In addition to the native vegetation, there is also an abundance of non-native species including Australian eucalyptus trees, which are chiefly used for building material as they repel parasitic termites and grow at exceptional rates. The surrounding landscape is littered with tea and coffee plantations. Many of the farms (“shamba” in Swahili), which I have visited for land disputes claims, cultivate large plots of coffee. Despite the abundance of coffee beans, Kirinyaga is a tea-drinking district (recipe: ½ milk, ½ water and black tea leaves) as much of the coffee is exported.

Local farmers constitute 80% of Kianyaga’s local economy coinciding with an elevated number of land conflicts. The city centre is relatively small and consists of numerous small shops selling everyday items, such as: soap, egg, bread, baked goods, newspapers, brooms and so forth. The city centre can be traversed on foot within a half hour.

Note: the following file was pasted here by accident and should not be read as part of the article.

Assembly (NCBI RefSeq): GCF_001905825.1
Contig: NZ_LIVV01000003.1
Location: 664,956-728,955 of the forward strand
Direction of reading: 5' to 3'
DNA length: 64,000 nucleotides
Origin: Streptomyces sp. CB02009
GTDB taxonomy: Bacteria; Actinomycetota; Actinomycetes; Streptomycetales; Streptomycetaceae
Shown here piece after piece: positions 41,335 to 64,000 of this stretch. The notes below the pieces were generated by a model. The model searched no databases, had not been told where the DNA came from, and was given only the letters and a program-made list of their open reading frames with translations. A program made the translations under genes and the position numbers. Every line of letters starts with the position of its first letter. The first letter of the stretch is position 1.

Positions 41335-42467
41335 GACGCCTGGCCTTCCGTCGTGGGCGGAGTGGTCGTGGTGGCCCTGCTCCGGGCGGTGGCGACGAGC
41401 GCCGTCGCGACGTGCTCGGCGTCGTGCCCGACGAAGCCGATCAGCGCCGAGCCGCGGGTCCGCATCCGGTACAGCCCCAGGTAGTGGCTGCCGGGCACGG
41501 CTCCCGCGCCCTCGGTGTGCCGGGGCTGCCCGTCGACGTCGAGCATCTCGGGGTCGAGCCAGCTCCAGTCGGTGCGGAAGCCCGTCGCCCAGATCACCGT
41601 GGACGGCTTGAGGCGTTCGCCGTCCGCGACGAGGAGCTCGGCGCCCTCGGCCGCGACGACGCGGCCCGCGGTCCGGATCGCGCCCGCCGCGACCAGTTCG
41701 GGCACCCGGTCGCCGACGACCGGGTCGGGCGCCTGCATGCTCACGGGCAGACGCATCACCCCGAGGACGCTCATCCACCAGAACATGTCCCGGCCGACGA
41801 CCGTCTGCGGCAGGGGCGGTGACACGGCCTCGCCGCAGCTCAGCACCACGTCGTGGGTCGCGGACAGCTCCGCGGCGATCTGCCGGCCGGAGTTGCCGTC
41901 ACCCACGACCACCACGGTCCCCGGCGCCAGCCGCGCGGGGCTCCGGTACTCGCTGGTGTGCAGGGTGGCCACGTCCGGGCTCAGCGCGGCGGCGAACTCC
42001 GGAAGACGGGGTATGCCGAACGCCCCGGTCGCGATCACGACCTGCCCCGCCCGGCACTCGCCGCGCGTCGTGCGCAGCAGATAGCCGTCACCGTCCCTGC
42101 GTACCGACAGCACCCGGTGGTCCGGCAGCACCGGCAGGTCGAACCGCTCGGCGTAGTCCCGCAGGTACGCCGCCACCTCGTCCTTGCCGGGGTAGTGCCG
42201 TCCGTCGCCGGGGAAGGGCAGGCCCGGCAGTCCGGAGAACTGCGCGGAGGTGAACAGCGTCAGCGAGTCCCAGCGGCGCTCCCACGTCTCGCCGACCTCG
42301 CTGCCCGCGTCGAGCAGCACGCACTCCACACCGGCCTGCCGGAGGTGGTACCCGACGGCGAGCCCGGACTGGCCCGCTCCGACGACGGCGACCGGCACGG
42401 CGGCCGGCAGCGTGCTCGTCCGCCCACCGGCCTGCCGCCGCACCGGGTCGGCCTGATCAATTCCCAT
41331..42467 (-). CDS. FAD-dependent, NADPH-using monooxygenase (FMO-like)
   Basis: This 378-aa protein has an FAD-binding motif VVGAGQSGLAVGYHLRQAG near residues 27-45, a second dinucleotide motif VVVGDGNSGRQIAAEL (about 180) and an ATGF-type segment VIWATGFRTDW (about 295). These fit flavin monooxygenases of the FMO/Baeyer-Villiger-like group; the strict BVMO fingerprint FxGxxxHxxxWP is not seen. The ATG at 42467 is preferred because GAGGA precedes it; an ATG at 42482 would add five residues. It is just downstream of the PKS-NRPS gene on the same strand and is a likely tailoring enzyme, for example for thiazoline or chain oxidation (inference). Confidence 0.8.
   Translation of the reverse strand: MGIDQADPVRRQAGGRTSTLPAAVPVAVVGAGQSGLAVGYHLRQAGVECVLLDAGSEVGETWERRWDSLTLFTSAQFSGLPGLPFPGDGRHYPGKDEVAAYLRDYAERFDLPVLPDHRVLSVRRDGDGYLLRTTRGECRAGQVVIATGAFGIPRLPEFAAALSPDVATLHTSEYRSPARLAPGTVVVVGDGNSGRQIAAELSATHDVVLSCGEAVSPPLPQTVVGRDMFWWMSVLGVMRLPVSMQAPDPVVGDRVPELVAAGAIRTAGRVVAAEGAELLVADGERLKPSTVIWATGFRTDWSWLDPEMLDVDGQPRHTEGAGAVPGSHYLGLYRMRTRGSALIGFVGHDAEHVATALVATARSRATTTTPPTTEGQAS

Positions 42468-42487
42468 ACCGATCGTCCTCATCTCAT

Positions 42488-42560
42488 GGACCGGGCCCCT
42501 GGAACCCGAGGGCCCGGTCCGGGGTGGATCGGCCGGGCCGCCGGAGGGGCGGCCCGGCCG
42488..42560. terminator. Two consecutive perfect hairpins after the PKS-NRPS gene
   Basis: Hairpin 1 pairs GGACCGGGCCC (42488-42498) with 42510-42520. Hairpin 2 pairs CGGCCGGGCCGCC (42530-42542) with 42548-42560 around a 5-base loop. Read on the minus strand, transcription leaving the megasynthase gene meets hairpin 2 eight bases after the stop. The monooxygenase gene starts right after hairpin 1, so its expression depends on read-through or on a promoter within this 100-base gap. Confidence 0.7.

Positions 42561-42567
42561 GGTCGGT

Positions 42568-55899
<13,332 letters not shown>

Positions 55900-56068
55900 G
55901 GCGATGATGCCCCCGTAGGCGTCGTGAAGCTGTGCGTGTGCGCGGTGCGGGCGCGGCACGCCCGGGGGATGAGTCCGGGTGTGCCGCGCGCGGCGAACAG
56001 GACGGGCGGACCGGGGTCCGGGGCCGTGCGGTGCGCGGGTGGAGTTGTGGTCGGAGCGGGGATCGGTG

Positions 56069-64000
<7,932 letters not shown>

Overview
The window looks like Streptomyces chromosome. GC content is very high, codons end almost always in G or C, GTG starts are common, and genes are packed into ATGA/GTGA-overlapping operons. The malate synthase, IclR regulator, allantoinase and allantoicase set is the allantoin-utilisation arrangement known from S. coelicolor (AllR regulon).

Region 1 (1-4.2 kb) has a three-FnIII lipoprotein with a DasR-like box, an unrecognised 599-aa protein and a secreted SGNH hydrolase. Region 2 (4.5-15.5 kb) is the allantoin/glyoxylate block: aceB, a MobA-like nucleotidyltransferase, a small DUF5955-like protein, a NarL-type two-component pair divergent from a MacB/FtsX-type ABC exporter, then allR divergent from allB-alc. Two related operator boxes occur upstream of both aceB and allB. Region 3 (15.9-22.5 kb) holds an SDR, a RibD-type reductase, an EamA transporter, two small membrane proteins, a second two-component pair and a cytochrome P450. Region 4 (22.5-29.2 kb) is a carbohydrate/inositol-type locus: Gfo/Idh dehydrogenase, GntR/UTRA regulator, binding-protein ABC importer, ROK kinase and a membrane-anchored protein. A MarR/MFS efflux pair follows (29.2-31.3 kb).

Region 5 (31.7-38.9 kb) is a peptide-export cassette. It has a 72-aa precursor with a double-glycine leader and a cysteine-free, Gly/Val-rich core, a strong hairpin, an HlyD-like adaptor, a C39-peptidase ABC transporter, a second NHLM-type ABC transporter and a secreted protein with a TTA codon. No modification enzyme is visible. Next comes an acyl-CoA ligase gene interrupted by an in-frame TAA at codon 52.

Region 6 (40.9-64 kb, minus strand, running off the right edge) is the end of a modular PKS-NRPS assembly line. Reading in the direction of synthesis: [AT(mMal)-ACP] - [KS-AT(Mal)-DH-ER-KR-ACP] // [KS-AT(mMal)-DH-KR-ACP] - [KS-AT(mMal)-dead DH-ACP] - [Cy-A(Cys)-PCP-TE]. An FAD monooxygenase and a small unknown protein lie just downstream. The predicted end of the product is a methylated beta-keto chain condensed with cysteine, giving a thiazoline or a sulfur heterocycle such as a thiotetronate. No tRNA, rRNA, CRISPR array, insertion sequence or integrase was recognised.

On the periphery there is a bustling market, where one can find a wide assortment of beans (80 varieties of which 6 are mainly consumed: rosecoco, mwezimwoja, mwitemania, surambaya, githeri etc.), rice (there are numerous rice paddies in the vicinity), pineapples, mangoes, avocados, onions and tomatoes, passion fruits, carrots, zucchinis, pumpkins, squash, white maize, and so forth. My daily meals often consist of cooked “githeri” beans (mixture of maize and beans) and fruit salads.